Indigenous-Led Fire Stewardship

2022: Effective spring burn in the Saskatchewan River Delta.

2022: Effective spring burn in the Saskatchewan River Delta.

According to Dr. Frank Lake and Dr. Amy Cardinal Christianson, Indigenous-led fire stewardship (IFS) is “the use of fire by various Indigenous, Aboriginal, and tribal peoples to: (1) modify fire regimes, adapting and responding to climate and local environmental conditions to promote desired landscapes, habitats, species, and (2) to increase the abundance of favored resources to sustain knowledge systems, ceremonial, and subsistence practices, economies, and livelihoods.”[1]

Specifically, Indigenous-led fire stewardship is the use of fire by Indigenous Peoples and communities to

  • adapt and respond to a changing climate and local environmental conditions to promote desired lands, habitats and species;
  • increase the abundance of specified flora and fauna to sustain knowledge systems, ceremonial and subsistence practices, economies and livelihoods;
  • enhance ecosystem diversity;
  • assist with healing the land to preserve and sustain Indigenous cultures, identities and well-being for Indigenous Peoples, their families and communities; and
  • reduce wildfire risk by lessening fuel loads.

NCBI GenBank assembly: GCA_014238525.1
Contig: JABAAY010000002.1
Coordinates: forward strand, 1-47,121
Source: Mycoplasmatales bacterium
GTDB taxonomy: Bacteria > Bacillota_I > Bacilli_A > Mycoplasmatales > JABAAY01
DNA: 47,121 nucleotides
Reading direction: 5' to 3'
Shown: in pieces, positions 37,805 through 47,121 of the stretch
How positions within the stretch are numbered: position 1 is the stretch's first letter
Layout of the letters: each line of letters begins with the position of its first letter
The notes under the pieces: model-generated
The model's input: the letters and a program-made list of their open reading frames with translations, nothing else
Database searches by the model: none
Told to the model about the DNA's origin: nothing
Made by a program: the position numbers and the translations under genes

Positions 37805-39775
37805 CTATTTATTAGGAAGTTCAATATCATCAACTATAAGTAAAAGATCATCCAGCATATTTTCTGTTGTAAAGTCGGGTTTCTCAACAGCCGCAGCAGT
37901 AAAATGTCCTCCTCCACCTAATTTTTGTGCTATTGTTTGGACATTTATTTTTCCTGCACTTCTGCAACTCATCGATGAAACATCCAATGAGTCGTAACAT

Indigenous-led fire stewardship

  • is a strengths-based, rights-based and complementary pathway to recognize Indigenous self-determination, values and interests in uses of fire on the land;
  • requires local leadership, engagement and consultation with Indigenous communities when developing, implementing and monitoring fire stewardship activities;
  • is for, by and about Indigenous Peoples, communities and organizations, for example, Indigenous communities and Indigenous-led organizations; and

Nothing about us, without us.

Consultation and engagement with ethical and recognized Elders, Indigenous fire practitioners and subject matter experts are needed when applying Indigenous-led fire practices and settler and state-led fire management, particularly when advancing an Indigenous-led fire prescription.

This requirement also applies to laws and policies about fire practices in a region or jurisdiction.

Law and policies should not be decided on without full and direct participation of Indigenous groups and communities affected by a law or policy.

Reminder: Indigenous Peoples are rightsholders NOT stakeholders.

2022: Effective spring burn in the Saskatchewan River Delta.

[1]Lake, F. K., & Christianson, A. C. (2019). Indigenous fire stewardship. In S. Manzello (Ed.). Encyclopedia of wildfires and wildland-urban interface (WUI) fires. Springer. p. 1.